80 Years Ago, Silversides Lashes Out

The Gato-class fleet boat USS Silversides (SS-236) was commissioned a week and a day after Japan’s attack on Pearl Harbor.

Silversides, off Mare Island, early 1942. 80-G-446220

Bringing the war to the Empire, Silversides completed 14 war patrols and sank 23 ships, the third-highest total of enemy ships sunk by a U.S. submarine during the war.

One of those Japanese vessels that narrowly escaped making the list was a vessel damaged but somehow not sunk 80 years ago today while Silversides was on her 3rd War Patrol, a voyage that would take her from Pearl Harbor to Brisbane across the course of eight weeks– most of it without a functioning gyro compass. Her target that day was a sail-rigged converted trawler turned patrol boat.

USS Silversides (SS-236) 3″/50 deck gun firing on a Japanese picket boat, in October 1942. Description: 80-G-12881

USS Silversides (SS-236) 3″/50 deck gun firing on a Japanese picket boat, in October 1942. Description: 80-G-12875

USS Silversides (SS-236) water-cooled .50 caliber machine gun in action on board USS Silversides (SS-236), in 1942. 80-G-20367

USS Silversides (SS-236) Officer spotting shots as the sub. shells a Japanese picket vessel in October 1942. 80-G-12879

USS Silversides (SS-236) Japanese picket vessel attacked by Silversides on 14 October 1942. Periscope photo. 80-G-12899

Japanese patrol vessel under attack by USS Silversides (SS-236). Photo dated 14 October 1942. 80-G-12895

Japanese patrol vessel afire during an attack by USS Silversides (SS-236). Photo dated 14 October 1942. 80-G-12893

LCDR Creed Cardwell Burlingame, USN, Commanding Officer, USS Silversides (SS-236) Wearing foul weather gear, sporting his “patrol beard” and smoking a corncob pipe on board his boat, during a 1942 war patrol. The salty officer was at the time on his sixth submarine and third command, with 15 years of service under his belt. 80-G-11902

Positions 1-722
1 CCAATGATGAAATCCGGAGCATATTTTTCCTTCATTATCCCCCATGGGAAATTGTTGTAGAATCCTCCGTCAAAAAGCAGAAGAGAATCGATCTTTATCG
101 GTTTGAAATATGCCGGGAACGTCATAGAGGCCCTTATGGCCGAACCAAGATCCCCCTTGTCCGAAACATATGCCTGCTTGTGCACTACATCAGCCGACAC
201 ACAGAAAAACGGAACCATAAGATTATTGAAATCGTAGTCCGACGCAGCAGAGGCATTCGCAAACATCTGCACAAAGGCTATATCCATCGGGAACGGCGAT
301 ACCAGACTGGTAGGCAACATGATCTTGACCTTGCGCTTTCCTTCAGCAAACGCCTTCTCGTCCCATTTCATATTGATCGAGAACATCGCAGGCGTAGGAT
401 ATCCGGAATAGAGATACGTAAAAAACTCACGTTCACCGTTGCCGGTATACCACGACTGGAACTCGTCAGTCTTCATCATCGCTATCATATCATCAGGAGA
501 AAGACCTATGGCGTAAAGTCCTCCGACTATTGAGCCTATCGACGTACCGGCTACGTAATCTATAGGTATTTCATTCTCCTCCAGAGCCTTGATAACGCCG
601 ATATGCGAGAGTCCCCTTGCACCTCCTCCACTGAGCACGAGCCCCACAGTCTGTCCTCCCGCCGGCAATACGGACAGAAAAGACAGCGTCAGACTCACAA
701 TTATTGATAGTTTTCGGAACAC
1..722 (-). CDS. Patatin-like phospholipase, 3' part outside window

Silversides received twelve battle stars for World War II service and was awarded one Presidential Unit Citation.

Decommissioned on 17 April 1946 and moved to the freshwater of the Great Lakes to serve for another 23 years as a Naval Reserve training ship, by the time she was stricken in 1969 she was almost unique– virtually unmodified since her last refitting at Pearl Harbor in 1945– and her hull in great shape due to her freshwater storage.

This allowed Silversides to be moved to an easy display in Pere Marquette Park along the Muskegon Lake Channel, where she rests today, still beautiful despite her age.

As for Burlingame, the 1927 Annapolis grad would retire from the Navy in 1957 as a rear admiral with three (3) Navy Crosses and two Silver Stars in his collection. He passed in 1985, aged 80, and is buried at Arlington National Cemetery.

Leave a Reply

Fill in your details below or click an icon to log in:

WordPress.com Logo

You are commenting using your WordPress.com account. Log Out /  Change )

Twitter picture

You are commenting using your Twitter account. Log Out /  Change )

Facebook photo

You are commenting using your Facebook account. Log Out /  Change )

Connecting to %s

This site uses Akismet to reduce spam. Learn how your comment data is processed.